What Protests in Bahrain Are Really About

Joost Hiltermann writes in the New York Review of Books blog about his recent trip to Bahrain:

Talking to dozens of people both in Manama and in smaller communities outside the capital, I was told again and again that the situation was becoming worse, not better: police forces have been using large quantities of tear gas against protesters, repeatedly causing deaths; police brutality had not ended but moved from police stations to alleyways and undeclared detention centers; young activists are increasingly resorting to Molotov cocktails, subverting the peaceful nature of the protests; and the government has not opened any dialogue with the opposition or offered hope for political reform.

Hiltermann explains how this narrative of sectarianism and of an encroaching Iran on the Shiite protesters is not a reality on the ground, although it is peddled by the regime which is desperate to conceal the fact that the protest movement in Bahrain really is about reforming a corrupt dictatorship. And of course there is the added benefit of trying to convince the U.S. that any harm to the regime will be a benefit to the ultimate bogeyman, Iran.

Meanwhile, the regime has promised enough messing around. After a year of killing and beating and torturing and repressing the population, they are apparently preparing for an even harsher crackdown. But you can bet support from Washington will continue.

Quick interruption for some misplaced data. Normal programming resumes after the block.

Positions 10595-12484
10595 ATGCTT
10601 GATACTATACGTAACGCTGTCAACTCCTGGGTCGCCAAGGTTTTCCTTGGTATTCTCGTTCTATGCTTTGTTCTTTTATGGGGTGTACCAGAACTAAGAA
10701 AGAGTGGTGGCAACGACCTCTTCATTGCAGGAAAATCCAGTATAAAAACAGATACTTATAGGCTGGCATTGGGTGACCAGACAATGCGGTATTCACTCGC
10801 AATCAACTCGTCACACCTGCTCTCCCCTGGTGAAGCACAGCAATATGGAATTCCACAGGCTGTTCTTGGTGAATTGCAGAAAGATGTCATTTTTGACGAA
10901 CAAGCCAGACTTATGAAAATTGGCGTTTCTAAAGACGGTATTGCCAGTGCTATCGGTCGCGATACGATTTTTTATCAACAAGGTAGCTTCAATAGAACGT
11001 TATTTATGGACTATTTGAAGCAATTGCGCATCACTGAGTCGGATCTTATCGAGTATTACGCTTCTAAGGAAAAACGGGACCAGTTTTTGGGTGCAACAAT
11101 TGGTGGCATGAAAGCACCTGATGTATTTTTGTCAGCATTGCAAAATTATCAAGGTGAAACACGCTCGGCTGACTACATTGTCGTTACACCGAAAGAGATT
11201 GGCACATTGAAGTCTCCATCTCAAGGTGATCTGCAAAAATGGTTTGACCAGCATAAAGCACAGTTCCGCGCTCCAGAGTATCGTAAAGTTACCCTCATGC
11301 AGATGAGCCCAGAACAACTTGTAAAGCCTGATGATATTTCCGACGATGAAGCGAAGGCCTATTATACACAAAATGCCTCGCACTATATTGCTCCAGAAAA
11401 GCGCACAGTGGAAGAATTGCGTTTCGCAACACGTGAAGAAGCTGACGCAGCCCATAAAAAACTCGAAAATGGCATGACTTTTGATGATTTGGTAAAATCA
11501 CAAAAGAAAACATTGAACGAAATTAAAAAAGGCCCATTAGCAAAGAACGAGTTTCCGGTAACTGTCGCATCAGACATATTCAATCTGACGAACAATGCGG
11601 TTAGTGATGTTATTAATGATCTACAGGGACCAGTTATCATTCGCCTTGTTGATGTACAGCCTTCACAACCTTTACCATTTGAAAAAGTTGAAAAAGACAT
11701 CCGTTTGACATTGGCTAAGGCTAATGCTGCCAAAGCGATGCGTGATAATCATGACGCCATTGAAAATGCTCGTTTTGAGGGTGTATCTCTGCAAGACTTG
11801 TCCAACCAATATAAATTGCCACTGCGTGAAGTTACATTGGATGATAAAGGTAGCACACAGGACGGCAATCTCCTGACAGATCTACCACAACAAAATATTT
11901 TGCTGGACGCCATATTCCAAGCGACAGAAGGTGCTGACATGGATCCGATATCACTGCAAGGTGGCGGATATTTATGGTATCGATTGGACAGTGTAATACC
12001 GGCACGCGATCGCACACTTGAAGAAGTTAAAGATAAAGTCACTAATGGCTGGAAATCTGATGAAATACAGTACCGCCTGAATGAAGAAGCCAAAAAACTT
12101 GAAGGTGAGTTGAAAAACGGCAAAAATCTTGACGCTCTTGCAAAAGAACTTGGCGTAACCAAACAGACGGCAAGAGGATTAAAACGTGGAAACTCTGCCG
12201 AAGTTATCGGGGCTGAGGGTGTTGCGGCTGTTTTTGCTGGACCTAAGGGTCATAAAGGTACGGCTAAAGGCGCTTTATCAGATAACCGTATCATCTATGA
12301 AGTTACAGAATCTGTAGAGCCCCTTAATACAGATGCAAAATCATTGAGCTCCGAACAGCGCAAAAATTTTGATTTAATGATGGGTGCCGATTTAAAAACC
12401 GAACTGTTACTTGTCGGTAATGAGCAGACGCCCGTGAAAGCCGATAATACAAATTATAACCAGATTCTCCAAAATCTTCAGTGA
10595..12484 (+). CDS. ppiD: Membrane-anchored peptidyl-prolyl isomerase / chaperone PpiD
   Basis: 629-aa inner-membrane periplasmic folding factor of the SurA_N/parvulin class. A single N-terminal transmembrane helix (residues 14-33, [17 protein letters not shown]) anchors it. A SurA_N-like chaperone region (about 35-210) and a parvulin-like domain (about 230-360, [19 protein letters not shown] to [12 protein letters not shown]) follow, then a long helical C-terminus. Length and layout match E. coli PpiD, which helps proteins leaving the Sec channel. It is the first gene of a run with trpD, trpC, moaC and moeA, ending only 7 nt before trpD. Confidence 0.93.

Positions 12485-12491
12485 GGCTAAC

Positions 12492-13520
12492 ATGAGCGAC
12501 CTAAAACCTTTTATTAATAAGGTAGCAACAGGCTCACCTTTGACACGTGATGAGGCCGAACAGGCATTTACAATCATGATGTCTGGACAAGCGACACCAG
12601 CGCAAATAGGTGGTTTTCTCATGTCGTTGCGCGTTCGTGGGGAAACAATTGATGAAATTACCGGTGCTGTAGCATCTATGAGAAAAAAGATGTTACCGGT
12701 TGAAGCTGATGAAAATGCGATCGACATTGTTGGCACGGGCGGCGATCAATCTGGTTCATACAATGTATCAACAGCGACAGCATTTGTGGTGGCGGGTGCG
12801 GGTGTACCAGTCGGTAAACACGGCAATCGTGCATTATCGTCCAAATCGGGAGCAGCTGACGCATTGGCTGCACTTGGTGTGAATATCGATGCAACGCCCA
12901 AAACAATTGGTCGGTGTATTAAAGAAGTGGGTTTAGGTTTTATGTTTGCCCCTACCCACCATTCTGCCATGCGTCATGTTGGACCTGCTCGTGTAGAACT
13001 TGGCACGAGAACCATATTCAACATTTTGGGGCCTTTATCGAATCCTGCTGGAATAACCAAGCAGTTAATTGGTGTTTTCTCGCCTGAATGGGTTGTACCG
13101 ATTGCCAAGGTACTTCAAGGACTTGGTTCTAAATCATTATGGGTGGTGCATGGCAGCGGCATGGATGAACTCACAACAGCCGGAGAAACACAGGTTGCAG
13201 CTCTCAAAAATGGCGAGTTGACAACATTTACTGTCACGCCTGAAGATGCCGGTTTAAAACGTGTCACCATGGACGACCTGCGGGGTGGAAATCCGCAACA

3 thoughts on “What Protests in Bahrain Are Really About”

  1. dictatorship? really? not before february 2011!! In 2011 Shiites took over the streets and were stopping cars and demanding to see the drivers' and passengers' Identifications. If they had Sunni last names, they were yanked out of their cars and beaten. Some were killed. the government stepped in to protect the minorities not just Sunnis but expats (mostly of Indian ethnicity) too, who were being severely abused by the Shiite majority. Now you call that dictatorship. I call that protecting your country from a tyrannical shiite majority.

  2. A corrupt dictatorship that tortures and kills its own people is fine with the USG so long as its home to the fifth fleet and aligns itself with the USG against Iran. The USG policy with regard to human rights in the Middle East can be summarized as follows:

    Human rights abuses by Arab governments that align themselves with the USG: GOOD
    Human rights abuses by Arab governments that have and independent foriegn policy: BAD
    Human rights abuses by the Israeli Government: GOOD

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